Exeter, England – A group of conservation biologists at the University of Exeter have developed a special lighting that attached to fishing nets, dramatically reduced the number of sea turtles getting capture and die.
Dr. Jeffrey Mangel and other conservation biologists at the University of Exeter carried out a study in Sechura Bay in northern Peru. The result showed that illuminated fishing nets used by a small-scale fishery reduced the number of green turtle deaths by 64%. The green light emitting diodes, or LEDs, help sea turtles see the netting without alerting targeted fish species.
The researchers used 114 pairs of nets, each typically around 500-metres in length. In each pair, one of the nets was illuminated with light-emitting diodes (LEDs) placed every ten metres along the gillnet float line. The other net in the pair was the control and not illuminated.
The controlled nets caught 125 green turtles while illuminated nets caught 62. The target catch of guitarfish was unaffected by the net illumination.
Jeffrey Mangel, one of the lead authors of the new study, said the results are very exciting as it is an example of something that can work in a small-scale fishery which for a number of reasons can be very difficult to work with.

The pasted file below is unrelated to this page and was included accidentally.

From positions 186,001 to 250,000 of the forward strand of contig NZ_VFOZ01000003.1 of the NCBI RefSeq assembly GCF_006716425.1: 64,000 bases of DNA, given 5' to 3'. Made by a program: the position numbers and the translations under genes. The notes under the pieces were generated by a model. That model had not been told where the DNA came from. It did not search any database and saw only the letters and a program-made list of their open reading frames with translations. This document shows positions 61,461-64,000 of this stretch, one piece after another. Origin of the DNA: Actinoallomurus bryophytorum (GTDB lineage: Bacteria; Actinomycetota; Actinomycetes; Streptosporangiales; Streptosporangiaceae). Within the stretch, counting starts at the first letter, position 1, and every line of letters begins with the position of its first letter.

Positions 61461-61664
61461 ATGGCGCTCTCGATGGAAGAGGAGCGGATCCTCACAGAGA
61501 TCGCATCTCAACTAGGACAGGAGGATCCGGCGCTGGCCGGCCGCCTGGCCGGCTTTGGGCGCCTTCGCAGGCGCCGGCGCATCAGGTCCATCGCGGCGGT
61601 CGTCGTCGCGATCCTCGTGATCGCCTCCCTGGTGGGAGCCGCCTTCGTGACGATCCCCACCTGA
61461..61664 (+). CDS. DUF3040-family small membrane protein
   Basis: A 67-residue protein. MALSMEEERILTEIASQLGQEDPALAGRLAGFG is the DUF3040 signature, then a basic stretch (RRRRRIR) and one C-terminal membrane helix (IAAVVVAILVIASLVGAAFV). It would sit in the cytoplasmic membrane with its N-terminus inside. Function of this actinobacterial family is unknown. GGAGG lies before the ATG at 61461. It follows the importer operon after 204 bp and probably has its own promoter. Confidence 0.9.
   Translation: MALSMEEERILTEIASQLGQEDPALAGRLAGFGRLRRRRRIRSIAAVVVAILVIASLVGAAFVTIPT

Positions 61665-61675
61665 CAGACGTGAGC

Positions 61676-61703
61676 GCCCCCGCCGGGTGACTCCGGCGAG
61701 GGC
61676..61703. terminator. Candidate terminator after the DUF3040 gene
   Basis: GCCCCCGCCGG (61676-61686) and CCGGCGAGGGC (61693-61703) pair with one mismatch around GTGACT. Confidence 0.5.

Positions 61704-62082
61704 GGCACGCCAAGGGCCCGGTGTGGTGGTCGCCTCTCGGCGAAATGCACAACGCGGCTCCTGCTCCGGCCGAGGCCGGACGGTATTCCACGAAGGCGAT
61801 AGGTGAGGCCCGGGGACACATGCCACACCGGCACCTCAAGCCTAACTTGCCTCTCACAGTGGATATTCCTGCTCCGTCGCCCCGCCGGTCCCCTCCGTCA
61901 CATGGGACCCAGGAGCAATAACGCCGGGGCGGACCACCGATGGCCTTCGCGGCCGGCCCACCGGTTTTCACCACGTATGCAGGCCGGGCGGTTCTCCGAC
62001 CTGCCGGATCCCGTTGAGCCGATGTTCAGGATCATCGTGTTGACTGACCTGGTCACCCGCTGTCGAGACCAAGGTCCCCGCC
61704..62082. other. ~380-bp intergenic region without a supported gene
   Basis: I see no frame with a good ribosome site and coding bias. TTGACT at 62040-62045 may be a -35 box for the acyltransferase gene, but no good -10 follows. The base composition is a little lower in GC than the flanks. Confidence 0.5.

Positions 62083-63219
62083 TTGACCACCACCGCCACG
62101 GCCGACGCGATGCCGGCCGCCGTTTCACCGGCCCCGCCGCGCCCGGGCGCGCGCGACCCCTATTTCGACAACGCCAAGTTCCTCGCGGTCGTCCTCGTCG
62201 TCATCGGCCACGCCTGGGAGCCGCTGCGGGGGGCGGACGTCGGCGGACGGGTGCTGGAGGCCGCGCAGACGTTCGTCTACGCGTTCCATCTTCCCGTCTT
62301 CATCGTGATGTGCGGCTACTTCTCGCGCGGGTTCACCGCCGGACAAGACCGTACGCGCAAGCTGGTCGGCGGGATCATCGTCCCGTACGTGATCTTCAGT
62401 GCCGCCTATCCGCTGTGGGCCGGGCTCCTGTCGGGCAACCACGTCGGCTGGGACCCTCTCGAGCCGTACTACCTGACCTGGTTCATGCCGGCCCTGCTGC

“The turtle populations in the eastern Pacific are among the world’s most vulnerable and we are hoping that by reducing bycatch, particularly in gillnets, will help with the management and eventual recovery of these populations,” Mangel concluded, as reported by UPI.
Scientists are now working with larger fisheries in Peru and with different coloured lights to see if the results can be repeated and applied with more critically endangered species.
Bycatching in gillnet fisheries endangers the lives of thousands sea turtles all around the world. Scientists hope this study will help to provide a solution. Professor Brendan Godley said it is exciting to be part of a research that is highlighting innovative methods that may assist the move towards sustainability in these fisheries.
Eileen Sobeck, the assistant NOAA administrator for fisheries, says bycatch is a complex, global issue that threatens the sustainability and resilience of our fishing communities, economies and ocean ecosystems. Funding research like this is key to NOAA’s efforts to reduce bycatch.